Film, OldVenue

Scenes of a Sexual Nature

Two of our writers venture into the depths of their wank banks and select their top sex scenes. For your eyes only.

Top Gun (1982)
Perhaps more famous for its incredible aerial cinematography, military propaganda and homo-erotic subtext, Top Gun made its impression on many teenage minds with the love scene between Tom Cruise and Kelly McGillis. Director Tony Scott puts his expertise learned through advertising to great use, the two lovers seen only as silhouettes against the cool blue night. The cinematography means that very little of the two leads is actually visible (save for pouting lips, roaming hands and a lot of tongue action) so almost everything arousing is left entirely to the imagination of the viewer.

A History of Violence (2005)
The scene between husband and wife (Viggo Mortensen and Maria Bello, respectively) that takes place on a set of stairs is the perfect example of a sex scene that shows both everything and nothing. While the two remain almost fully-clothed throughout, the sheer passion they feel for each other is evident and is also a great juxtaposition with the more violent aspects of the film. It’s realistically awkward and clumsy in places (understandable, given the setting), but it’s clear that these are two people who are madly in love to the point that they know their other half inside out.

Trance (2013)
The sex scene in Danny Boyle’s descent into the repressed abusive tendencies of gambler Simon (James McAvoy) is exactly what it needs to be: revealing hidden knowledge of what her patient desires sexually, hypnotherapist Elizabeth (Rosario Dawson) emerges into the apartment fully naked, her swaying hips and the other-worldly glow of the apartment further fuelling the suggestion that Simon may just be under hypnosis. McAvoy’s hushed ‘How did you know?’ melts away into nothing as his character gives into passion and we too, the audience, ignore our suspicions and let ourselves go.

Concussion (2013)
Stacie Passon’s story of mother turned escort has many scenes of lust and intimacy, but the greatest of which is when Abby (Robin Weigert) is confronted with new client Sam (Maggie Siff). Obviously much more in tune with her sexuality and desires, Sam’s requests puzzle and confuse Abby at first, but the two slowly enter into a highly-charged affair. Though there is a line drawn at how much the camera is privy to, the stark natural lighting means that the inquisitive and ultimately joyful nature of the two lovers is clear for all to see. It is heartfelt, passionate, and scorchingly erotic.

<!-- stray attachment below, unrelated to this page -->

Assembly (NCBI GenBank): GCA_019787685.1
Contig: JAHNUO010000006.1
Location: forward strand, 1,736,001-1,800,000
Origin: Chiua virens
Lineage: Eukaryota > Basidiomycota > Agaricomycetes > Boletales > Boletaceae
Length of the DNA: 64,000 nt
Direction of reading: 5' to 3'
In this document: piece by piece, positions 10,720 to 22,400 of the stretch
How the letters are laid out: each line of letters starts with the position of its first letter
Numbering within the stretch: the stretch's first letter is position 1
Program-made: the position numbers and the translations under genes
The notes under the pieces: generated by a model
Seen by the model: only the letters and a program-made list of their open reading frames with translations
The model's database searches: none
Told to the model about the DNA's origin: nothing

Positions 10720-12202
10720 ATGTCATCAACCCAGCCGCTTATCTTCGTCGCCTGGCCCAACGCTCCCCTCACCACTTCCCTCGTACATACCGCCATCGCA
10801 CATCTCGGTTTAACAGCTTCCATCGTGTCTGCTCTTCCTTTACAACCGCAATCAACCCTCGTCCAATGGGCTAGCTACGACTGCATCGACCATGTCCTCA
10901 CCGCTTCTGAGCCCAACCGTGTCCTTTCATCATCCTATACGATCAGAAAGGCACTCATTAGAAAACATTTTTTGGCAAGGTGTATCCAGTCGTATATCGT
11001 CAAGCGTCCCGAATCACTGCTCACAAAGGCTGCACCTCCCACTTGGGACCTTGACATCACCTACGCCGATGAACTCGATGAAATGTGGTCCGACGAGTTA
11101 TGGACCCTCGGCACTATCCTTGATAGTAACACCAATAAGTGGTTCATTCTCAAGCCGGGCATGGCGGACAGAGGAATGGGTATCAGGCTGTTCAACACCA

Bound (1996)
Bound is often remembered for the explicit sex scene between its two female leads, Jennifer Tilly and Gina Gershon. The scene involves Violet (Tilly), a gangster’s girlfriend, seducing tough ex-con Corky (Gershon). Corky, curious but hesitant, asks Violet “Why?” to which she replies, “Because I want to”. This perfectly characterises the film’s treatment of the women’s relationship; there is total lack of ulterior motive. The seduction scene is raw but tasteful, intimate but erotic and entirely non-gratuitous. It refuses to commodify female sexuality and fetishises lesbianism (i.e Black Swan). Occurring at the start, it is the film’s only sex scene but manages to generate enough heat to sustain their chemistry right to the end.

My Beautiful Launderette (1985)
My Beautiful Launderette is a comedy-drama that follows the efforts of a young Pakistani man, Omar (Gordon Warnecke), and his white street punk lover, Johnny (Daniel Day-Lewis), to open an upmarket launderette in South London. Subject to great discrimination, Omar and Johnny find solace in their forbidden relationship: sometimes sweet, often comedic but always sexy. The notable scene would be before the scheduled opening of the Launderette as Johnny takes Omar into their office to help him “relax”. The scene manages to be lovingly romantic without losing any of its sexual tension; furthermore as Omar’s uncle approaches the office door a sense of their forbidden love is only increased.

Secretary (2002)
Before Fifty Shades’ Christian Grey, there was Secretary’s Edward Grey. The frustrated Grey (James Spader) is a perfectionist lawyer who employs the self-harming, repressed Lee (Maggie Gyllenhaal) as his personal secretary. Their professional relationship transforms into a sadomasochistic one, providing each other with previously deprived satisfaction. The pivotal scene that marks this transition is in Grey’s office as he scolds Lee for a typo she has made in a letter. Instructing her to “bend over” and read the letter off his desk, he begins to spank her without much warning. Initially shocked, her continuation to read is her acceptance of the situation, one that provides them both with sought-after pleasure.

Monster’s Ball (2001)
Most famous for earning Halle Berry an historic Oscar, Monster’s Ball was a remarkable film for its confrontation of racism and the pains of parenthood. Billy Bob Thornton plays Hank, a racist Death Row warden who falls for Leticia (Berry), the African American wife of an executed prisoner. The famous scene begins as Hank awkwardly attempts to console Leticia through a tragedy and they begin to bond over the troubled relationships they have with their sons. Leticia tells Hank, “Make me feel good” with complete desperation. Thus begins a long, grueling, explicit love scene between the two that manages to be entirely unique in its ability to be simultaneously erotic and tragic.

11/11/2014

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chrisrogers


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